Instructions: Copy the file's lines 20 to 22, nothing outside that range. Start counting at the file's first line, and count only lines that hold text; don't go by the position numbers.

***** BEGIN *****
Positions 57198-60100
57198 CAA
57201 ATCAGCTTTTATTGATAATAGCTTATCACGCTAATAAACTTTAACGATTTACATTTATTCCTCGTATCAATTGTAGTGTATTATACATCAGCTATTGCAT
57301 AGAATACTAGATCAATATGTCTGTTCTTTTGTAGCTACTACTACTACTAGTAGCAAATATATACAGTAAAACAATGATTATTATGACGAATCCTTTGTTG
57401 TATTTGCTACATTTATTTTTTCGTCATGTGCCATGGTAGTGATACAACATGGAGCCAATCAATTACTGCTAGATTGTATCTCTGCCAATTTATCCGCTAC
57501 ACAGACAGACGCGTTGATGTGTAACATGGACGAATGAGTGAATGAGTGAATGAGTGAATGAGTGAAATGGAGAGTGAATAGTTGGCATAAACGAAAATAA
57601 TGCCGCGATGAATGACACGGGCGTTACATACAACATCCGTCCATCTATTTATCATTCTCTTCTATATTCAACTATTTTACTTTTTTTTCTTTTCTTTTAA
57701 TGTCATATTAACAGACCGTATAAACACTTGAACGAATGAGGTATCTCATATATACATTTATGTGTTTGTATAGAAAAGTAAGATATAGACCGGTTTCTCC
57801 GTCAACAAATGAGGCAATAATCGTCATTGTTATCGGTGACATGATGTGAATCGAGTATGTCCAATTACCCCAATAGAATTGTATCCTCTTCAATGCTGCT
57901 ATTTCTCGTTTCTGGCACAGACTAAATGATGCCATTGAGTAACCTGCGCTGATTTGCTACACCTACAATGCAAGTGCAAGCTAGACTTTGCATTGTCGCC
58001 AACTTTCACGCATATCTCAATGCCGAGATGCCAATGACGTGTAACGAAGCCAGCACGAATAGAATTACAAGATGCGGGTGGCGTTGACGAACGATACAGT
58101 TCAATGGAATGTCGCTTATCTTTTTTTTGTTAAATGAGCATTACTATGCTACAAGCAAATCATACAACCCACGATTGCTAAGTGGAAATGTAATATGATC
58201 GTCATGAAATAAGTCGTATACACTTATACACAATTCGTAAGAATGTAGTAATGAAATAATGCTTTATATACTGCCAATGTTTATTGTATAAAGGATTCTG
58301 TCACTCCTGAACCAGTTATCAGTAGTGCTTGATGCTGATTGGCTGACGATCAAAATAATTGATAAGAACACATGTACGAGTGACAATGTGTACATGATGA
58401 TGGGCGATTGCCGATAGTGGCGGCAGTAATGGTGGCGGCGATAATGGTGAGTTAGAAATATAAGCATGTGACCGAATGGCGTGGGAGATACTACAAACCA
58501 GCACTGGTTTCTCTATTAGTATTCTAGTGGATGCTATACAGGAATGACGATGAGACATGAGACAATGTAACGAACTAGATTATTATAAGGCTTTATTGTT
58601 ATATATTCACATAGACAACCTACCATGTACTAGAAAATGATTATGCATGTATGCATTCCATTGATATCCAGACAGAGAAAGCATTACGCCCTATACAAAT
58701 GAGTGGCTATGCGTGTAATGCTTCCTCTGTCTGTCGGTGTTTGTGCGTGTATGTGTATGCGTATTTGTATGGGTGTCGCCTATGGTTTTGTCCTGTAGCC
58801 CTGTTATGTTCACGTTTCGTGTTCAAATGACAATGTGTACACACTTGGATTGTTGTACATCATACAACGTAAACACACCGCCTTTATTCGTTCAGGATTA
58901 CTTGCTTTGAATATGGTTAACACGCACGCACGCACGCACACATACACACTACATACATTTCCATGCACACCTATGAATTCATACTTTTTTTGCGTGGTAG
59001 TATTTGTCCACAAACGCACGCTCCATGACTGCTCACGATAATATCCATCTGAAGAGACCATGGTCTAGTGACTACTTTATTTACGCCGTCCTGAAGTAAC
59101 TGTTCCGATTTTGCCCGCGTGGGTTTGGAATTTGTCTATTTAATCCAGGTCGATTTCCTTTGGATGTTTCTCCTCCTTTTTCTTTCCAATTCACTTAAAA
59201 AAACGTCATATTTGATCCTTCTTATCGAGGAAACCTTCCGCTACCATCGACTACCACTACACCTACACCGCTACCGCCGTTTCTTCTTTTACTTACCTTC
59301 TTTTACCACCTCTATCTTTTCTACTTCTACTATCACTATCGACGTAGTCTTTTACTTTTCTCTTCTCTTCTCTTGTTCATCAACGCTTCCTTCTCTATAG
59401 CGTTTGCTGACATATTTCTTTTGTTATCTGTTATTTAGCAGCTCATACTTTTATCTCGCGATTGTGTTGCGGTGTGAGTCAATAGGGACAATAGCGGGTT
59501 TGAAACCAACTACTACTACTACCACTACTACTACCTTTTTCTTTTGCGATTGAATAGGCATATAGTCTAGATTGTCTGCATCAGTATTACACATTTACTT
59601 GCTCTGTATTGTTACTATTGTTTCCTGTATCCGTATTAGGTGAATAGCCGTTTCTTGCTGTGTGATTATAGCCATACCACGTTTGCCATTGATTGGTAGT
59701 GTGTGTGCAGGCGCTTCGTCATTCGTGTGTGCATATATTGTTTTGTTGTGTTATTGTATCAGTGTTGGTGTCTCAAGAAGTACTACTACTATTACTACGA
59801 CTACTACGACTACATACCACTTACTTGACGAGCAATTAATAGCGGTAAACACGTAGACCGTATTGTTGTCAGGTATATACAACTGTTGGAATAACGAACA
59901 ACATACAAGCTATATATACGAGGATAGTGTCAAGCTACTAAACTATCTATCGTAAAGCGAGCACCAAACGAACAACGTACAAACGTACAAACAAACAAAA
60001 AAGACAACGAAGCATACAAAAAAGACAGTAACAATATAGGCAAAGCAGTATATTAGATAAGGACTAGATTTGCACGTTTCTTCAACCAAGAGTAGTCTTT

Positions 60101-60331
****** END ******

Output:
58901 CTTGCTTTGAATATGGTTAACACGCACGCACGCACGCACACATACACACTACATACATTTCCATGCACACCTATGAATTCATACTTTTTTTGCGTGGTAG
59001 TATTTGTCCACAAACGCACGCTCCATGACTGCTCACGATAATATCCATCTGAAGAGACCATGGTCTAGTGACTACTTTATTTACGCCGTCCTGAAGTAAC
59101 TGTTCCGATTTTGCCCGCGTGGGTTTGGAATTTGTCTATTTAATCCAGGTCGATTTCCTTTGGATGTTTCTCCTCCTTTTTCTTTCCAATTCACTTAAAA